The U.S. Internal Revenue Service (IRS) recently issued two new pieces of guidance regarding Roth 401(k) contributions under 401(k) plans. First, the IRS issued proposed regulations on the treatment of rollovers of Roth 401(k) distributions and on the taxation and reporting of distributions from Roth 401(k) accounts. The proposed regulations address many of the unanswered questions regarding distributions from Roth 401(k) accounts, including how to measure the five-year participation requirement for qualified distributions and how non-qualified distributions will be taxed. Second, the IRS issued a sample plan amendment regarding Roth 401(k) contributions (to be adopted by the end of the plan year in which the contributions are first available).
The proposed regulations and sample plan amendment provide welcome guidance for plan sponsors. However, some questions remain unanswered, and there are significant administrative obligations associated with offering Roth 401(k) contributions. Plan sponsors should review the new guidance carefully and confirm that the plan’s trustee and third-party administrator are prepared to handle the record-keeping and reporting functions required by the new guidance.
Distributions from Roth 401(k) Accounts
The IRS anticipates that the proposed regulations governing distributions from Roth 401(k) accounts, when finalized, will become effective for tax years beginning on and after January 1, 2007. However, as noted below, certain provisions in the proposed regulations are proposed to become effective for tax years beginning on and after January 1, 2006. Plan sponsors may rely on the proposed regulations immediately, and if future guidance is more restrictive, it will not be applied retroactively.
Qualified and Non-qualified Roth Distributions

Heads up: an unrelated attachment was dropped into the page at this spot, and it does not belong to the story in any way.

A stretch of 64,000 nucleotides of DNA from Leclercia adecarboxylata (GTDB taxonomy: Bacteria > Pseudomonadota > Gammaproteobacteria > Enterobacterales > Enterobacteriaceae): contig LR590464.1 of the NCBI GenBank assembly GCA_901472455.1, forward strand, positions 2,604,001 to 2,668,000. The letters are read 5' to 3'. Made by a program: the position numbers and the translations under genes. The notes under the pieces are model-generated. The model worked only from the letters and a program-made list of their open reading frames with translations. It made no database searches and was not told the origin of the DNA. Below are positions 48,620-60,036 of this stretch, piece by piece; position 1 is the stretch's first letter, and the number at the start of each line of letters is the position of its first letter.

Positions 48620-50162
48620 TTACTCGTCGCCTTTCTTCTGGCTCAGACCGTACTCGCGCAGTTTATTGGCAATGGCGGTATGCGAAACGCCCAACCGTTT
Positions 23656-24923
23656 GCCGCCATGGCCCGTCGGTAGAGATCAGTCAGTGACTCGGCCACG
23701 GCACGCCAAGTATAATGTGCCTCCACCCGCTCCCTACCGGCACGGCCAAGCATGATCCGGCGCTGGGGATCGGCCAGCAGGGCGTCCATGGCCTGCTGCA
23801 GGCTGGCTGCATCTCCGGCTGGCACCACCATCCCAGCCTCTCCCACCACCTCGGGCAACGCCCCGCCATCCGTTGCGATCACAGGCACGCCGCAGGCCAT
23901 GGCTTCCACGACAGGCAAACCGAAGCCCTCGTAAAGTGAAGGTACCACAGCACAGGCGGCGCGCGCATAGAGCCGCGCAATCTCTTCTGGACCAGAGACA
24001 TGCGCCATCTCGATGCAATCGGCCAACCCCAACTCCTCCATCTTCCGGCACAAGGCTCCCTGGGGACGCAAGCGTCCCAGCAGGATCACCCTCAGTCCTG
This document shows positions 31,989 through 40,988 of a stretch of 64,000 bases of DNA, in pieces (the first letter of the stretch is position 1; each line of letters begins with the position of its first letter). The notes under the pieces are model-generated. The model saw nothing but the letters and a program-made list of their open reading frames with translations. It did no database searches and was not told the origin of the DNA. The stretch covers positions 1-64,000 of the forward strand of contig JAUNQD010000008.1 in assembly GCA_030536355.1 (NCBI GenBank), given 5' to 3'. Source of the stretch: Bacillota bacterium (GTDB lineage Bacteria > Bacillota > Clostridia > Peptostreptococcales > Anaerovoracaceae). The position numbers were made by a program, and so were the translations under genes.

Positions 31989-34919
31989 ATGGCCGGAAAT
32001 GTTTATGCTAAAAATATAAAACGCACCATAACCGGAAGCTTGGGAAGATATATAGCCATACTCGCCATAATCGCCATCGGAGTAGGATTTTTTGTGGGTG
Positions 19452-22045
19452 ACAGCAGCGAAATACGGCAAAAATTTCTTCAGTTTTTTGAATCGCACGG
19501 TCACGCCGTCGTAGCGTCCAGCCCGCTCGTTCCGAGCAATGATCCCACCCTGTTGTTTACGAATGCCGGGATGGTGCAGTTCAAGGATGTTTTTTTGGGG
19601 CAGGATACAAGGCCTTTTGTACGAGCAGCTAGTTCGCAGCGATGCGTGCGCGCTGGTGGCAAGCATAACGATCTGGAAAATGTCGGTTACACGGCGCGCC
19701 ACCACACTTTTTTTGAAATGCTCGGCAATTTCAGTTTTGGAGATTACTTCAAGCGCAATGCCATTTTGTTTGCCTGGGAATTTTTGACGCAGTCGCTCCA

As described in our article regarding the general rules for Roth 401(k) contributions (Roth 401(k) Roadmap for Employers), the tax treatment of distributions from Roth 401(k) accounts depends on whether the distribution is a “qualified” distribution. A qualified distribution, which is not subject to federal income tax, is a distribution made after a participant reaches age 59-1/2, dies or becomes disabled, and in all events after the participant has satisfied a five-year participation requirement. Non-qualified distributions are partially taxed, as described below.
Five-Year Participation Requirement
The five-year participation period begins on the first day of the calendar year in which the participant first made Roth 401(k) contributions and ends upon the completion of five consecutive calendar years. The five-year participation period is a one-time requirement, not a rolling requirement that applies separately to each year’s Roth 401(k) contributions. For example, if a participant first makes Roth 401(k) contributions on July 1, 2006, the participant’s five-year participation period would begin on January 1, 2006, and end on December 31, 2010. Distributions from the participant’s Roth 401(k) account any time after December 31, 2010, including distributions of Roth 401(k) contributions made during 2007 through 2010, would satisfy the five-year participation requirement.
Taxation of Non-qualified Roth Distributions
Under the proposed regulations, non-qualified distributions from Roth 401(k) accounts are subject to split taxation. In other words, the return of monies originally contributed as Roth 401(k) contributions are not taxed, but the earnings on such contributions are subject to federal income tax (and possibly a penalty tax if the distribution occurs before the participant attains age 59-1/2). In addition, distributions from Roth 401(k) accounts are subject to a pro rata basis recovery rule, which means each distribution must consist of both returned contributions (non-taxable) and a pro rata portion of the earnings on such contributions (taxable). For example, if a $5,000 non-qualified distribution is made from a Roth 401(k) account valued at $10,000 (consisting of $9,400 in Roth 401(k) contributions and $600 of earnings), the distribution will consist of $4,700 in a tax-free return of contributions and $300 in taxable earnings. This is the same rule that applies to distributions from regular after-tax contribution accounts (for post-1986 contributions). However, note that this rule differs from the rule that applies to non-qualified distributions from Roth IRAs. Participants in Roth IRAs are permitted to withdraw all of their non-taxable Roth IRA contributions first before withdrawing any of their taxable earnings.